How to engage with communities most at risk

Stage 1

Stage one of risk-informed development

This resource forms stage one of our Risk-Informed Development Guide – a comprehensive stage-by-stage approach to working with communities most at risk.

This stage supports civil society organisations (CSOs) to initiate conversations with community members to identify the most at-risk and marginalised groups; introduce the risk-informed development planning process; and consider with community members how they want to engage.

To achieve this stage civil society organisations should aim to carry out initial conversations with all demographic groups – especially those most at risk. They should listen to their experiences and initiate the exploration of their vision for the future. 


The aim of this stage is to capture their perspectives and aspirations to understand their vision, and also understand their apprehensions or concerns about the risks they face. It is also important to know their understanding of rights and cultural norms.

The visioning process aims to: 

  • Strengthen relationships with communities or individuals most at risk
  • Share understanding of global phenomena and its influence on local contexts
  • Share understanding of rights, power, rights-holders and duty bearers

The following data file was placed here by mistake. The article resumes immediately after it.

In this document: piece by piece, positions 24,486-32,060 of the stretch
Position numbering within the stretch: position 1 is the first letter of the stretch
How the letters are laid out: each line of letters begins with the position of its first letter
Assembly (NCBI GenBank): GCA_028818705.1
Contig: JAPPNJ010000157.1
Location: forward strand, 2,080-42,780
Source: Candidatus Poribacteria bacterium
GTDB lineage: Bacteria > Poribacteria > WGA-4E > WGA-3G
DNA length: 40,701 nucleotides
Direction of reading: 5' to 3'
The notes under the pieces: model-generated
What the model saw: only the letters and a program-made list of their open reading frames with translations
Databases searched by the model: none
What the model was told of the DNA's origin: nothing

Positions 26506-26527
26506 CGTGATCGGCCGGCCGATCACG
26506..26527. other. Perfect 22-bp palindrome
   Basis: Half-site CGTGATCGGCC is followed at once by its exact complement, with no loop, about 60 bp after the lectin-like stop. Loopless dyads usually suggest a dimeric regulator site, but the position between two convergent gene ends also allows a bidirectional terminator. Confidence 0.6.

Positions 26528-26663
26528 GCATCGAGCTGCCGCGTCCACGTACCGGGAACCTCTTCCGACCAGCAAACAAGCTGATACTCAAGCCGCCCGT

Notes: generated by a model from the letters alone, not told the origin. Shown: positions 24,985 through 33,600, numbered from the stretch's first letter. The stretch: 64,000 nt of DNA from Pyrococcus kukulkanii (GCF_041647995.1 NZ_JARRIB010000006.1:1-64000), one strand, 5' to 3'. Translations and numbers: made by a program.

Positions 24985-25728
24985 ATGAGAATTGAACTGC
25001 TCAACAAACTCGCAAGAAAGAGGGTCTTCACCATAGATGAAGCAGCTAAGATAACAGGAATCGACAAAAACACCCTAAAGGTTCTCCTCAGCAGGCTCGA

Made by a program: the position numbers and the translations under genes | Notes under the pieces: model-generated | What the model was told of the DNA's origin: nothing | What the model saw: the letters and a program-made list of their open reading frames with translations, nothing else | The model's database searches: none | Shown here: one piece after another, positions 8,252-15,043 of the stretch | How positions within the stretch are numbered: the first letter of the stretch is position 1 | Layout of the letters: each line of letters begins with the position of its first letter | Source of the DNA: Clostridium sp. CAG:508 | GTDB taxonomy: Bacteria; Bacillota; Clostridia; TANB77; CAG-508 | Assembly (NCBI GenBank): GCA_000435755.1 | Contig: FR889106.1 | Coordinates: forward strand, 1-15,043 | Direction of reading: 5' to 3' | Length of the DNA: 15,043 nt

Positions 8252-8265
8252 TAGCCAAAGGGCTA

• Mobilise interest and engagement in risk-informed development planning processes 
  • Mobilise community members for the next stages
  • Draw out the aspirations and apprehensions of all community groups
  • Enable communities to articulate and translate visions into tangible and achievable goals through individual and collective action later
  • Familiarise community members with their role and their scope for determining their future
  • Provide a level platform and opportunity for all community members to voice their aspirations and concerns (related to risks, risk-drivers, as well as other issues)
  • Encourage discussions to resolve conflicts and to better understand each other and the place they live in

1. Identify key groups

Identifying those most at risk and local leaders and, crucially, building a relationship with them starts the risk-informed development process. 

Those most at risk may include, for example, people that identify as part of the LGBTQ+ community, people living with disabilities, minority groups due to their social or economic status, older people, and children and youth.

Make a special effort to communicate directly with women and women leaders. 

2. Prepare and mobilise communities

Agree with community members on when and how the visioning exercise can be carried out, including the preferred format, date, time and place. Plan and design the exercise. 

Whilst civil society organisations might organise and advertise the event, identified community leaders or representatives of civil society groups are encouraged to take the lead in facilitating. Host the event within existing, neutral community spaces such as a school, community centre or town hall.

3. Introduce global trends